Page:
Taking a look inside one prep-school-party COVID cluster, an article in the New Yorker recounts the reverberations from graduation parties turned superspreader events at an exclusive Atlanta private school.
Spurred by a false sense of security (“We don’t live in New York,” one dad said) and Georgia’s early reopening orders, several families at the Lovett School held graduation parties, some with as many as 50 attendees.
The school received its first report of a student testing positive four days after attending the graduation festivities. A growing cluster of infections became evident as more cases came to light, including among students who posted TikTok videos to announce their positive test results. Lovett’s school nurse began ad-hoc contact tracing, finding 23 positive cases on her first day of searching.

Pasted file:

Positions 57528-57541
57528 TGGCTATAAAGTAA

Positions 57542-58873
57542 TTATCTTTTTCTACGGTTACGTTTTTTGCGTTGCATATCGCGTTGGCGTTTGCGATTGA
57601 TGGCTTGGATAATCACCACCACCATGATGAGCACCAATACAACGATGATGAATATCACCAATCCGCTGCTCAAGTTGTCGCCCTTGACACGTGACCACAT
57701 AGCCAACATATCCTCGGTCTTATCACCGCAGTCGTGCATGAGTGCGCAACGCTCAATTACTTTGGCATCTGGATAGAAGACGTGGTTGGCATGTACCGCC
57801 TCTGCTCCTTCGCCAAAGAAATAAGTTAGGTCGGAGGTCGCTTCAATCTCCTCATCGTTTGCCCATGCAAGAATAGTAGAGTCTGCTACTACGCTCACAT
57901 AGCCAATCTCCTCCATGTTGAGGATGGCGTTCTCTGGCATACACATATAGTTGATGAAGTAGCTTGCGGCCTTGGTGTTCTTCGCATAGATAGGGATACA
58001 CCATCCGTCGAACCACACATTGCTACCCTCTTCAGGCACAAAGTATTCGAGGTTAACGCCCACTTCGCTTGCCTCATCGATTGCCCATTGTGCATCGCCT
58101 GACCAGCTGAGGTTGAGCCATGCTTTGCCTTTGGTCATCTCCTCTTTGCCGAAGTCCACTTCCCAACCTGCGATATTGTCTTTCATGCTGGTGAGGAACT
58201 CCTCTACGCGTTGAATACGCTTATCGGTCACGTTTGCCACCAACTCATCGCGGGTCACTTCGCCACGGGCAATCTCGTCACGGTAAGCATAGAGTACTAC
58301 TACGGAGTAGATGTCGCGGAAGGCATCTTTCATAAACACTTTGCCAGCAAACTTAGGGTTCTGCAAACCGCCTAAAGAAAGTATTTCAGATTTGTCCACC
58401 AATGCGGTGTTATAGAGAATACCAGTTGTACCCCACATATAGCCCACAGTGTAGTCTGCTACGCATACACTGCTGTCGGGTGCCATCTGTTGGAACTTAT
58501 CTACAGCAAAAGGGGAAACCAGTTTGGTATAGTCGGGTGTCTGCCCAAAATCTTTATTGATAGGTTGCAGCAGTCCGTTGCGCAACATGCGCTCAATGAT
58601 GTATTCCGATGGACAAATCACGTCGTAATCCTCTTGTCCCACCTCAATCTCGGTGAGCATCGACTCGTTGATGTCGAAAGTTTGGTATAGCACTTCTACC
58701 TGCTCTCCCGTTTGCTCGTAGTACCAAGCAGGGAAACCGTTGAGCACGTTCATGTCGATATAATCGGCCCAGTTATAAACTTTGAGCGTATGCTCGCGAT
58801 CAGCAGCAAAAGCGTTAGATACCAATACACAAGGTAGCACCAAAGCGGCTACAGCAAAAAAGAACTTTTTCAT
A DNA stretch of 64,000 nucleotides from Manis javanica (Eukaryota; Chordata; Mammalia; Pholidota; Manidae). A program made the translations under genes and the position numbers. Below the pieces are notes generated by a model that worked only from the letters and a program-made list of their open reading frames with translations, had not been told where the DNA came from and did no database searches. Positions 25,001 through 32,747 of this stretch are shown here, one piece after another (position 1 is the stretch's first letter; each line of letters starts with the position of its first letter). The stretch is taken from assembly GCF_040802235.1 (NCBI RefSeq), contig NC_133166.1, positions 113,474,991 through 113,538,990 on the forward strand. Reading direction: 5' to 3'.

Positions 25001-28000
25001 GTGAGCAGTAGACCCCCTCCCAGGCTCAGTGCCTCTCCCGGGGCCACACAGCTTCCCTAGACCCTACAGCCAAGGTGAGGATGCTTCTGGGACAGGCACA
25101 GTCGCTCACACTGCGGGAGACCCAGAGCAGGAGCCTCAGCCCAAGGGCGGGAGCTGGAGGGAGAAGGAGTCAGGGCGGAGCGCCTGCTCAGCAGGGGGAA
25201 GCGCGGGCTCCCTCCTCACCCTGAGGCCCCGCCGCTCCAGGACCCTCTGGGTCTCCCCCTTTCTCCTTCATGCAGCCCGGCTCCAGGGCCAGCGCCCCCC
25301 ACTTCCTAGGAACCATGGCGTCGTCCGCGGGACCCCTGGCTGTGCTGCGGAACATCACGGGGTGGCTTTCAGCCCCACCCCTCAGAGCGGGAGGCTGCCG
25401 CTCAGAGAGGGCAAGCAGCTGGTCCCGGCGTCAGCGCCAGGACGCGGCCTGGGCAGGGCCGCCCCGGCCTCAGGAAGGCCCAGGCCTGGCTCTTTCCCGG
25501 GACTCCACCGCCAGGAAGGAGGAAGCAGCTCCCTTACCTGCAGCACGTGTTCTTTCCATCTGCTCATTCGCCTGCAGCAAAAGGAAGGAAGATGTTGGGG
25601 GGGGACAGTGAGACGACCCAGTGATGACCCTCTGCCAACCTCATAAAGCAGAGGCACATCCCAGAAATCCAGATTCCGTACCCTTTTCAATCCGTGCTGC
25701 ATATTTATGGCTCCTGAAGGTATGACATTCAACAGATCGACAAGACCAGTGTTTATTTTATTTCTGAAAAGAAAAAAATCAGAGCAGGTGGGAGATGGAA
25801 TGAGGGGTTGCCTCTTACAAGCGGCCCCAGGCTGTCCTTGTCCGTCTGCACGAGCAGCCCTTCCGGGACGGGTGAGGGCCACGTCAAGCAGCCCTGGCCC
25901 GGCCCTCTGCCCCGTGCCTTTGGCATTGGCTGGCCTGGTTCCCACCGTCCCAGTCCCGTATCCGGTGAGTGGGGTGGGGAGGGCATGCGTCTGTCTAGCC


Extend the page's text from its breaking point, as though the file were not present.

But Fulton County contact tracers were met with fierce resistance from parents, with the vast majority of those contacted declining to talk. The school provided students’ contact information, but said it couldn’t cooperate with tracers further due to privacy regulations.
There are many reasons that individuals might be reticent to participate in contact tracing, such as fear of losing a job, or worries about immigration status. But the resistance of wealthy, highly educated “prep school parents” to contact tracing is shocking. Public health efforts will continue to be stymied as long as the instinct to protect individual and school reputations from the perceived stigma of infection outweighs the greater good—the health of the community.